Personal Educational Philosophies

These are some of the statements of education that some parents have sent in response to queries from LEA's about Home Education. They are here to help inspire you to create your own unique one - relevant to your children. Don't forget LEA's can see this page and will know if you have copied one word for word. If you are the third family to send them in a copy of example 2, with only the names changed they may get a bit annoyed!



Example 1

Our educational philosophy stems from our understanding of the word education, from the Latin educere - to lead out. For us this connects firmly with a fully child centred, or child led process of education. The child's own ideas, interests and knowledge have to be the starting point for any meaningful further learning to occur. In this model of education the child is viewed not as an empty vessel to be filled with the knowledge and skills that society deems necessary, but as an active participant in their own education, already equipped with the desire to make sense of his or her own environment. This is not to say that we don't value the same skills and knowledge as society as a whole. Our overall aim is that F should reach adulthood fully equipped to live in a modern society and able to make informed choices about his own life. We feel that this is best achieved by affording him the opportunity to exercise as much free choice as possible in setting his own goals within the context of life in the family and the wider world.

The role of the adult educator is to facilitate the child's own learning process, to provide resources, suggest new avenues of exploration and to gradually lead the child to a fuller understanding of the world and society around them. This style of education does not fit neatly into a five days a week nine till three time-table. New learning occurs when the child is ready to integrate new skills and knowledge into his existing schema. It requires the parent to be sensitive to the child's inner processes and open to discuss and follow up the child's interests as and when they occur. It is very much a full time, holistic approach to education and we try not to divide F's experiences into educational and non-educational, but to encourage him to regard all his experiences and interests as having an educational value. In this way we hope to help him develop positive attitudes to learning and its role in personal fulfilment and to regard education as on ongoing life-long process.


Example 2

Dear Mrs. LEA

X, Y and Z Bloggs

Thank you for your letter dated 4 December 2009.

We have chosen to provide you with Statements of the Educational Provision which we provide for X, Y and Z. We would also refer you back to X's original statement of last year. This will give you background information and as this philosophy is still ongoing can be used as the basis of all the other Statements.

We therefore see no need to take up your valuable time with a meeting which would only confirm what is in the Statements. Of course we will contact you further should we require your assistance.

Yours sincerely,

J Bloggs

Statement of the Educational Provision for X Bloggs
As you will know from our previous statement X has Aspergers Syndrome. That statement explains some of the difficulties that this causes.

We again choose to present evidence that we are discharging our responsibilities under S7 Education Act 1996 in the form of this statement.

X is slowly coming out of his shell. He is asking questions again and these are becoming more and more complex. His understanding of the answers we give or the texts and diagrams we direct him to is also expanding. He is beginning to direct us to areas that he wishes to study such as computer graphics, which he would like to pursue as a career at the present time. We are investigating ways in which he could follow this line both with exams and without.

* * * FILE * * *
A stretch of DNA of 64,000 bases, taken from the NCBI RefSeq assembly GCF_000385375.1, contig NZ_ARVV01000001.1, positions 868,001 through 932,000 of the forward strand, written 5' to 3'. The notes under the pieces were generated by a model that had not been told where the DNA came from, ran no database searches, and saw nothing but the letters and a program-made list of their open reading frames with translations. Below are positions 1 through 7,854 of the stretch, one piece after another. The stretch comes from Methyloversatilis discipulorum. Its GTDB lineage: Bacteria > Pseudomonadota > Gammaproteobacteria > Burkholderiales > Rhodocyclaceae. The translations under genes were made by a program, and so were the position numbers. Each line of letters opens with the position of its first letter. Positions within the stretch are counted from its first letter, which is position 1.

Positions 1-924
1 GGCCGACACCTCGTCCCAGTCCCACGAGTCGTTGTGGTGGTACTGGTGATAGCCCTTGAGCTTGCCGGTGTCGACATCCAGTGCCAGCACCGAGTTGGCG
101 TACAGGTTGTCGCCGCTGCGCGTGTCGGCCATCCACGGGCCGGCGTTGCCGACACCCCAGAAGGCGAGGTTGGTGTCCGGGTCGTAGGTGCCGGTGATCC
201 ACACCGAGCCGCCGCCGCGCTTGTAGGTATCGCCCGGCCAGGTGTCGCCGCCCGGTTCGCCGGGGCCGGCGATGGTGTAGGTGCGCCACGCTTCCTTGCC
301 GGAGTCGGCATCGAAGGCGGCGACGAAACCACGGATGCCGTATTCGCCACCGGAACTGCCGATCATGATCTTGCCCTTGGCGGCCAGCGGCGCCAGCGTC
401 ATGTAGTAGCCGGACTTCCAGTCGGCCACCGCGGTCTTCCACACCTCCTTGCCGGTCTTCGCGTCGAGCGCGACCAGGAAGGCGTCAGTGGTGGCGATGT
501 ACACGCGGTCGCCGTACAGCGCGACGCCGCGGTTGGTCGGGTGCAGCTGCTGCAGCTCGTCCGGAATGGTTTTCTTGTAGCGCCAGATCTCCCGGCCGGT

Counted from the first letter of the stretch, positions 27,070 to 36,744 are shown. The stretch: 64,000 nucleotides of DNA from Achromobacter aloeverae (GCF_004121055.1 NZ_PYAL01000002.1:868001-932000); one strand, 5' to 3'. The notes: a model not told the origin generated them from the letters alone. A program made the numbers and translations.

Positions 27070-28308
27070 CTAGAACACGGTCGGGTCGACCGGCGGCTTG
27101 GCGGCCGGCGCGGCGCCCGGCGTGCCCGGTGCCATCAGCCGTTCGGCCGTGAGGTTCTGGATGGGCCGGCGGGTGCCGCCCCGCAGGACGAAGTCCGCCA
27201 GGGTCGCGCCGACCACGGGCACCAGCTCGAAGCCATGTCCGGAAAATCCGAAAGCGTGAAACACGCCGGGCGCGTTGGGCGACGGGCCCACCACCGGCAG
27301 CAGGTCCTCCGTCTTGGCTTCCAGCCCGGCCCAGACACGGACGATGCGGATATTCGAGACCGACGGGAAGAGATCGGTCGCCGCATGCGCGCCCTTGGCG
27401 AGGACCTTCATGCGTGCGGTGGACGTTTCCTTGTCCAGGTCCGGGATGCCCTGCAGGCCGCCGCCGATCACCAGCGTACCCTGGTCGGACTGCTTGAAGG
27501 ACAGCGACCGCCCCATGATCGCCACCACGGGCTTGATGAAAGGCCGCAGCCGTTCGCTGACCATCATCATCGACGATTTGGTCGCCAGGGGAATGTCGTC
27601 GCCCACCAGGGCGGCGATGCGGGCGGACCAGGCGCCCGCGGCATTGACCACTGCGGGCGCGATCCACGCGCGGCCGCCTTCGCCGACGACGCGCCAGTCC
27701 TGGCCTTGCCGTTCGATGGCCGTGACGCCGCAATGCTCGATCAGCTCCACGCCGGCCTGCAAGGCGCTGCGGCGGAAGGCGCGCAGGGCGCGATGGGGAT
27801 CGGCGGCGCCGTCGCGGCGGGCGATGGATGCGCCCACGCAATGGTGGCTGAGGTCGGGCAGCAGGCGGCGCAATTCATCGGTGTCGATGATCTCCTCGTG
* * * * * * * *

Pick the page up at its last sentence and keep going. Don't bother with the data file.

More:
We continue to believe that education is for life and are gratified to see how X is taking this on board. He is very self motivated with regard to his interests and will study the computer and Internet for hours at a time especially writing and rewriting his web page. He has a very good grasp of HTML and is furthering this language. He has become able to find people who can help him to this end through the Internet and our home education contacts. He will e-mail anyone who can assist with a query and it is rare that they realise the age of the person they are communicating with.

In order to assist X in his computer studies I am taking an Open University Course - 'you, your computer and the net' which starts in February 2010. I frequently have to ask him for assistance which he is glad to give.

We continue to increase the number of books that we have in the house, both fiction and non-fiction, and he has recently been studying Terence Rattigan's 'The Winslow Boy' which used to be a GCE course book. This he has studied extensively and actually performed in the title role with an amateur dramatic society. He was the only child in the cast and socialised extremely well with the other cast members, one of whom is a secondary school teacher who also knows X through Boys Brigade. He has commented on the fact that X is considerably less in awe of him than his age peer group and that this makes him much more mature and easier to talk to.

We also continue to visit the theatre and cinema taking advantage of the schools film week when we went to the Plaza to see 'Stuart Little'. I have to say that the Home Educated children there were extremely well behaved.

Maths continues to be a pet subject of X's father, although he too is becoming more interested in Computers through X. X's father talks to him about Maths in its various topics and we continue to show him how they apply to real life situations. Measuring shop fronts, conducting surveys of people who use local shops and those using the town centre - where do they come from, why do they use the shops they do etc. Checking the angles of the buildings in various eras in history. This life skill experience is essential to all of us and X particularly needs to use money regularly and conduct purchases himself.